the lawn is a landscape 'without final outcome' (Casid 2011: 103) and it is this open-endedness, this dynamic ... Structure of the book Civilising Grass consists of four chapters, which each deal with a particular aspect of lawns.
Author: Jonathan Cane
Publisher: Wits University Press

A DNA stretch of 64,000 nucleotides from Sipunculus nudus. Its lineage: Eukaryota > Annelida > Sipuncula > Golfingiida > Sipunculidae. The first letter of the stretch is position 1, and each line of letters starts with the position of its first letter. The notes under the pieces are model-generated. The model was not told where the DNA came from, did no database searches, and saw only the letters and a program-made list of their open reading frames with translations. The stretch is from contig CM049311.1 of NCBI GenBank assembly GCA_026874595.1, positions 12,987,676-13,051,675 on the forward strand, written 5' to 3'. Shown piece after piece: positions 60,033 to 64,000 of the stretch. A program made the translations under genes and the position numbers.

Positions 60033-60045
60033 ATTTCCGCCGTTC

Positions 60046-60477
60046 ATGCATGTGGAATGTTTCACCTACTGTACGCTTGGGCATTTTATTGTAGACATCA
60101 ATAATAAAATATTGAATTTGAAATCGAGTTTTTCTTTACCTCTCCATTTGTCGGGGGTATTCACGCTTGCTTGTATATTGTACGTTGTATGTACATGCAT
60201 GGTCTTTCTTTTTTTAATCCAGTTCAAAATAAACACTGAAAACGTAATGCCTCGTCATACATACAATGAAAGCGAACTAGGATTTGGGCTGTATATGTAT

Civilising Grass is a socio-cultural analysis of the lawn on the South African highveld, exploring the complex relationship between landscape and power in the country’s colonial, modernist and post-apartheid eras. Drawing from eco-criticism, queer theory, art history and postcolonial studies, this book offers a lively and provocative reading of texts and illustrations to reveal the racial and gendered aspects of ‘natural’ environments. It argues that the lawn, an ordinary and often overlooked feature of South African everyday life, is neither natural nor innocent. Rather, like other colonial landscapes, the lawn functions as a site of commonplace violence, of oppression, dispossession and segregation. This book explores an eclectic archive of artistic, literary and architectural lawns between 1886 and 2017, analysing poems, maps, gardening blogs, adverts, ethnographies and ephemera, as well as literature by Koos Prinsloo, Marlene van Niekerk and Ivan Vladislavic. In addition, Civilising Grass includes colour reproductions of lawn artworks by David Goldblatt, Lungiswa Gqunta, Pieter Hugo, Anton Kannemeyer, Sabelo Mlangeni, Moses Tladi and Kemang Wa Lehulere. Examination of these and other works reveals the organic relationship between lawn and wildness, and between lawn and human/non-human actors – thereby providing rich and unexpected insights into South African society past and present.